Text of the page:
Wills, Trusts & Estates Prof Blog

Editor: Gerry W. Beyer
Texas Tech Univ. School of Law

Monday, June 30, 2014

Article on Where is the Estate Planning Profession Going?

John J. ScrogginJohn J. Scroggin recently published an article entitled, Where is the Estate Planning Profession Going?, Wealth Strategies Journal, June 26, 2014. Provided below is the author's executive summary of the article:

This commentary will address the issue of the estate planning opportunities for younger estate planning attorneys and whether those opportunities are diminishing. While the focus of this commentary is on estate planning attorneys, many of the issues discussed in this commentary apply equally to other estate planning professionals.

The estate planning profession continues to change as tax rules change and our culture evolves. But the truth of Ben Franklin’s insightful comment remains no matter what Congress does or how the demographics change: “‘In this world nothing can be said to be certain, except death and taxes.” Taxes are always going to be a part of the estate planning process. While estate taxes will not govern estate planning as much as they have over the last several decades, the expanding deficit increases the possibility of new taxes in the future. As George Harrison noted in his 1966 song ‘Taxman” (written when he realized that his revenue was subject to a 95% super-tax), the government will always find a way to collect its “fair share”:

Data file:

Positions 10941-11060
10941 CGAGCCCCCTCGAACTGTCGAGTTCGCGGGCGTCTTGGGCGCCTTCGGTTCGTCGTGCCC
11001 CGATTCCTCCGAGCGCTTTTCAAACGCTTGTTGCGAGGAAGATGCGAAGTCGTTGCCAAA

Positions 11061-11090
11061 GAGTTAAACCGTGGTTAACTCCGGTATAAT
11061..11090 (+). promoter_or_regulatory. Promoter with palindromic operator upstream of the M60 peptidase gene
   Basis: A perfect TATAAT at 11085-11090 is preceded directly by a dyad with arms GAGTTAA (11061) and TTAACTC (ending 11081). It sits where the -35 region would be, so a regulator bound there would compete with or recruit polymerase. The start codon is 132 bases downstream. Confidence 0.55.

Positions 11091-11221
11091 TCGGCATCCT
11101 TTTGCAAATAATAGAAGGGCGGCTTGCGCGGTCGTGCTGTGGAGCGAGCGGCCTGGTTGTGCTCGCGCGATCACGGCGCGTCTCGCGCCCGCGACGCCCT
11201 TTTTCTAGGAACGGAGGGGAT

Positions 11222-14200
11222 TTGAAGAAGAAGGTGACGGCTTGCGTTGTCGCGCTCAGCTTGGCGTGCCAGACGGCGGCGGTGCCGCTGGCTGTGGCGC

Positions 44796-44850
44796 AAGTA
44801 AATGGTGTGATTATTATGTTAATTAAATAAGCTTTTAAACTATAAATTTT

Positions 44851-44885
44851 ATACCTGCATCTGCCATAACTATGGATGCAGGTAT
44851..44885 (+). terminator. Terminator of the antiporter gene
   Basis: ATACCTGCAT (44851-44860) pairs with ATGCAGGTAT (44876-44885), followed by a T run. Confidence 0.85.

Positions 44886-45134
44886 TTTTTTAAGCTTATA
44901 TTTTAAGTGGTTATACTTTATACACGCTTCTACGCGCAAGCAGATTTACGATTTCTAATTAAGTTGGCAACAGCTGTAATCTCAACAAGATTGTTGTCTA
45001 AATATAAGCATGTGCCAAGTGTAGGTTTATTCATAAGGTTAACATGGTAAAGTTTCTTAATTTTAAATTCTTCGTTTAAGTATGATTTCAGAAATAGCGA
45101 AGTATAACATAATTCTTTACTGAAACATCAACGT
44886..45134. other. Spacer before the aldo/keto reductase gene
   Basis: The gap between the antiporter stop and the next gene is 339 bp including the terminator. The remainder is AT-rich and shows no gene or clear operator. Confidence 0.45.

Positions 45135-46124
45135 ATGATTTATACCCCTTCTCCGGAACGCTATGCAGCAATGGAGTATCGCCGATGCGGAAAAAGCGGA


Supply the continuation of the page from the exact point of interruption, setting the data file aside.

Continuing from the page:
Should five percent appear too small Be thankful I don’t take it all cause I’m the taxman Yeah, I’m the taxman

If you drive a car car, I’ll tax the street If you try to sit sit, I’ll tax your seat

If you get too cold cold, I’ll tax the heat

If you take a walk walk, I’ll tax your feet

The Bottom Line: While the nature of the applicable taxes and clients may change over time, there will always be work for estate planning professionals because neither death nor taxes are going to disappear. Moreover, because of a number of factors, work for estate planning professionals (particularly those in their 30s and 40s) should increase between now and the middle of the century.

This commentary will discuss thirty positive and negative trends that will impact estate planning over the next several decades.

Special thanks to Jim Hillhouse (Professional Legal Marketing (PLM, Inc.)) for bringing this article to my attention.


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